Modern Presbyterianism and the Destruction of the Principle of Plurality of Elders

By Bojidar Marinov - Posted at Christendom Restored:


It wasn’t until very recently that some Presbyterians in the US started re-discovering their rich history of involvement in the formation and the founding of America, as we know her today—or as is the common perception of what she was supposed to be, originally. That rich history of Presbyterian initiative, involvement, and leadership in the political and judicial battles for liberty and justice in America has been hidden beneath several generations of government education of millions of American schoolchildren, and those Presbyterians who have cut their addiction to government schools have begun to actually study history and discover the historical truth about Presbyterianism.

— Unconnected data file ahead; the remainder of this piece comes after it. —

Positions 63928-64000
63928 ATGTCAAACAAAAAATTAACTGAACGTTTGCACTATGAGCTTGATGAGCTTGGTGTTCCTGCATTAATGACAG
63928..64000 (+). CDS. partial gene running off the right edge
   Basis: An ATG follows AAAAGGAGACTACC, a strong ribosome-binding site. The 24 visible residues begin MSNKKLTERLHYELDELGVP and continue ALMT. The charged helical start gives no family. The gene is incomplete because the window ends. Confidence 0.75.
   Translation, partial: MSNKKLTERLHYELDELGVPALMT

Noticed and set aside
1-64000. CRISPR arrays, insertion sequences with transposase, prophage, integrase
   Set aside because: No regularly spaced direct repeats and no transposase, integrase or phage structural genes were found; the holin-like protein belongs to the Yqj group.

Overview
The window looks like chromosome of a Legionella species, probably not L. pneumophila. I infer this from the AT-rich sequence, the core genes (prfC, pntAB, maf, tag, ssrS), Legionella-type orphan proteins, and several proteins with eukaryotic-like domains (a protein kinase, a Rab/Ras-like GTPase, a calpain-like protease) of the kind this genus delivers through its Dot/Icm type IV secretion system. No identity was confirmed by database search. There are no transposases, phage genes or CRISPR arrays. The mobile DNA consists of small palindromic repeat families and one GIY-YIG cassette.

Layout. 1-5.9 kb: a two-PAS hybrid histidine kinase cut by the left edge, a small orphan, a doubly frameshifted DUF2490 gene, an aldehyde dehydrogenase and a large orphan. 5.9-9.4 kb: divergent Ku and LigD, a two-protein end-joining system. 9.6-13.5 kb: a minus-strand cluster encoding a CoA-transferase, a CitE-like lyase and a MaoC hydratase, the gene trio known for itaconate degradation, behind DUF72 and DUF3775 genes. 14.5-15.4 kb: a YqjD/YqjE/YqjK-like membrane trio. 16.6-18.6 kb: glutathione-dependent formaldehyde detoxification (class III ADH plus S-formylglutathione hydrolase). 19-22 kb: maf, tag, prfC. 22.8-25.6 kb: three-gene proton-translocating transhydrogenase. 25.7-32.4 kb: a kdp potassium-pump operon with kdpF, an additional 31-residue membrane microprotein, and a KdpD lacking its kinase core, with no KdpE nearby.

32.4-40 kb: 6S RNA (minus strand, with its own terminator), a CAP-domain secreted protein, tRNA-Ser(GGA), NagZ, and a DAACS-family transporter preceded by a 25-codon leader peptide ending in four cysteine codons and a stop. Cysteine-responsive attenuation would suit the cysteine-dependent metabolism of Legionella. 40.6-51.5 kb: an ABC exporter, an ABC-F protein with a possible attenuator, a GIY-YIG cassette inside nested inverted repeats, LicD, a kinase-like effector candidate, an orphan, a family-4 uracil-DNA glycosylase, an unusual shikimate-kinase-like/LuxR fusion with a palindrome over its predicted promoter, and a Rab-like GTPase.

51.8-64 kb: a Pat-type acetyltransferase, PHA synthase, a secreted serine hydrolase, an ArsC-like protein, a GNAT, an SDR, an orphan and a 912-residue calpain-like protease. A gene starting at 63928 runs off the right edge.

The process of discovery of that truth has been both glorious and painful. Glorious, because we have been learning that Presbyterianism has been a much weightier factor in the formation and the founding of the United States as a nation, polity, economic and intellectual community, etc. than we ever thought. We have been discovering things like the real reasons for the Revolution: the sermons of Presbyterian pastors in the three decades before 1775. We have learned the unofficial name given the American Revolution by King George—the Presbyterian Rebellion; or the words of Horace Walpole’s announcement of the beginning of the hostilities, “Cousin America has run off with a Presbyterian parson.” In the first one hundred years of the existence of the United States, Presbyterianism—both as a church culture and as a theological system—was the major factor of forming the business and intellectual world of the young Republic. For better or for worse, Presbyterians were disproportionally over-represented on both sides of the War Between the States, and their theological systems were used on both sides for justification of political causes. Presbyterian ministers were among the leading voices against corruption and police brutality into the early decades of the 20th century. In the international arena, American Presbyterian missions—together with their British brethren—were shaping America’s foreign policy much more ably and successfully than her State Department: whether in China, or in India, or in the Ottoman Empire, or in Africa, Presbyterian missionaries exercised cultural influence far above their small numbers on the field, and by this, they were the true representatives of Christian America and therefore America in general. Presbyterian churches gave America many business and political leaders, and for a while the cultural war between conservatism and liberalism was only a broader reflection of theological conflicts within Presbyterian circles. It won’t be too much of an overstatement if one said that America was founded as a Presbyterian culture, and that influence was felt for several generations after the Revolution.

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